loadings, Development
The theory outlined by Richard Lynn in his target article makes two important
testable assumptions. First, it proposes that there are cognitive sex differences
that can be conceptualized meaningfully as differences in general intelligence.
The concept is operationalized either as an IQ calculated as the average (or,
more bombastically, a “unit-weighted factor score”) of subtest scores on a
complex test battery such as the Wechsler tests, or as the unrotated first factor
or first principal component from a factor analysis or principal components
analysis on the subtest scores. The second claim is that sex differences are age-
dependent, with minimal and inconsistent differences in childhood and a male
advantage developing gradually from about age 15 or 16. This developmental
trend is assumed to be related to the later timing of puberty in males than females,
which is associated with later and more prolonged male brain maturation as well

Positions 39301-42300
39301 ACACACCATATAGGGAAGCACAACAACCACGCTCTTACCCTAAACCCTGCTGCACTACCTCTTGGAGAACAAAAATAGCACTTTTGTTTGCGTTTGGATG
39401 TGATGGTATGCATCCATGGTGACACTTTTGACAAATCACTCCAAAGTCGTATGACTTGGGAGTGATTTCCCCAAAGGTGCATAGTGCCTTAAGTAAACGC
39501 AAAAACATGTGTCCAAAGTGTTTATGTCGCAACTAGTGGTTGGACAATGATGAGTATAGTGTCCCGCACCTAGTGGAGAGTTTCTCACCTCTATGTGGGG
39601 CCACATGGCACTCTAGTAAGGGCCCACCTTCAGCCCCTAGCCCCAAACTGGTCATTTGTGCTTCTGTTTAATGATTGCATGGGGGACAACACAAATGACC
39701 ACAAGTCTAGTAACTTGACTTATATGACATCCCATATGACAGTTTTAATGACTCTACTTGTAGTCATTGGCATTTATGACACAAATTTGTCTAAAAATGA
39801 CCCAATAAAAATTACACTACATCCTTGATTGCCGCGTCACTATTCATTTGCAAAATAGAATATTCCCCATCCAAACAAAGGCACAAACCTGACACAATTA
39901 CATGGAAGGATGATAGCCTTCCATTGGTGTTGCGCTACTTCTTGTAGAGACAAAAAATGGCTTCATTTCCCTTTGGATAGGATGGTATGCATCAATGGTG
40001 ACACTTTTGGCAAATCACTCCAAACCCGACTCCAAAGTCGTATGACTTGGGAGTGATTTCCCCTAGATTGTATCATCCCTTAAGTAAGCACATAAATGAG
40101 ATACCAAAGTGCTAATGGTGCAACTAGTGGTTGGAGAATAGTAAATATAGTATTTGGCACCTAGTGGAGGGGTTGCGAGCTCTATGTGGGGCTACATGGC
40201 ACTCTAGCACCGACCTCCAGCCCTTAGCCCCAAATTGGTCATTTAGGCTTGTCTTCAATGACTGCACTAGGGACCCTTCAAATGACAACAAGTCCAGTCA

as physical maturation. In the following, I will examine these claims using the
1980 administration of the Armed Services Vocational Aptitude Battery (ASVAB)
in the National Longitudinal Survey of Youth 1979 (NLSY79).
1. The NLSY79 sample
The National Longitudinal Survey of Youth was launched as a prospective
longitudinal survey by the US Department of Labor in 1979. Subjects aged 14-22
years were enrolled. The sample is not entirely representative of the US
population because those from lower socioeconomic backgrounds and some
ethnic/racial minorities were oversampled. However, males and females were